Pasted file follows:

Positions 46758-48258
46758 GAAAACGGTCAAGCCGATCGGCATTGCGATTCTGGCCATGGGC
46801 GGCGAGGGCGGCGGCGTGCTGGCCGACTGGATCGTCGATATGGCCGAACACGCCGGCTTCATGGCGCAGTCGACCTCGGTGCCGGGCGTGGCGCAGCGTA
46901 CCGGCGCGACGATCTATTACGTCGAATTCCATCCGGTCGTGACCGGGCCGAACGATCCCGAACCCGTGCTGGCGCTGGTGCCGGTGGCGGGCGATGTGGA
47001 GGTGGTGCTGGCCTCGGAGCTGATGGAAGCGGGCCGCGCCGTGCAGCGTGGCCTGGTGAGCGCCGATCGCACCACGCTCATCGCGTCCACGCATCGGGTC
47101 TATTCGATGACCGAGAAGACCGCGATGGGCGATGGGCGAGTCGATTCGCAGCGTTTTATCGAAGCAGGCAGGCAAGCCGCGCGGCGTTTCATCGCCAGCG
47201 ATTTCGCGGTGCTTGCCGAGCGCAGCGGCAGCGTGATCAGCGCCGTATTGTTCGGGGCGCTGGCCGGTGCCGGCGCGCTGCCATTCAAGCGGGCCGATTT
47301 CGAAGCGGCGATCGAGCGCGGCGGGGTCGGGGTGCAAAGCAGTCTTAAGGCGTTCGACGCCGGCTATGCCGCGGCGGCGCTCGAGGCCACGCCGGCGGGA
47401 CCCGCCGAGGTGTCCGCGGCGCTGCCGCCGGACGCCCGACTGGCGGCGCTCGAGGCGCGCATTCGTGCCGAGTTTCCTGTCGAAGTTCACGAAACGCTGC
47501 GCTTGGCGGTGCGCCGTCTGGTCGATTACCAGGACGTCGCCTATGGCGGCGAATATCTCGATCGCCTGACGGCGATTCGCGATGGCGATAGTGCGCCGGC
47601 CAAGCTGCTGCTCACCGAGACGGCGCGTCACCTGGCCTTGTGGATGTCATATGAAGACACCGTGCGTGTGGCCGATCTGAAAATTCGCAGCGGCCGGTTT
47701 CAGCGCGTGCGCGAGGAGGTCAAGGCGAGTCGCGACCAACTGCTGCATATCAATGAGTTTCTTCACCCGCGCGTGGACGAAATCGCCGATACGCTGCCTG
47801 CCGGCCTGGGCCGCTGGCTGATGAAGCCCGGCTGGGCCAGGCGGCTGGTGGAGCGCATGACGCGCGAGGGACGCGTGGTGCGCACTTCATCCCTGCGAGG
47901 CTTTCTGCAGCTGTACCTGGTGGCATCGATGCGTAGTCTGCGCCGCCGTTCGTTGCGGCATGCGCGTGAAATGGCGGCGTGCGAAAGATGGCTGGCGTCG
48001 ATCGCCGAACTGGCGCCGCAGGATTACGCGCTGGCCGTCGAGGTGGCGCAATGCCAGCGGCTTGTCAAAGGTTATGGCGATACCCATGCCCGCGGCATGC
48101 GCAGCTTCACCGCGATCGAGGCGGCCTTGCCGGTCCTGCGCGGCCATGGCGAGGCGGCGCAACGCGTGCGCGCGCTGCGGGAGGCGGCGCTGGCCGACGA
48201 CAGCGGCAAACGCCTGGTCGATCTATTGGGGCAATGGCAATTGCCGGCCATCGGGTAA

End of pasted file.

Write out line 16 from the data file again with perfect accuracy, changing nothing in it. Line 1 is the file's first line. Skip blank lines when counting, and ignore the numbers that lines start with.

48101 GCAGCTTCACCGCGATCGAGGCGGCCTTGCCGGTCCTGCGCGGCCATGGCGAGGCGGCGCAACGCGTGCGCGCGCTGCGGGAGGCGGCGCTGGCCGACGA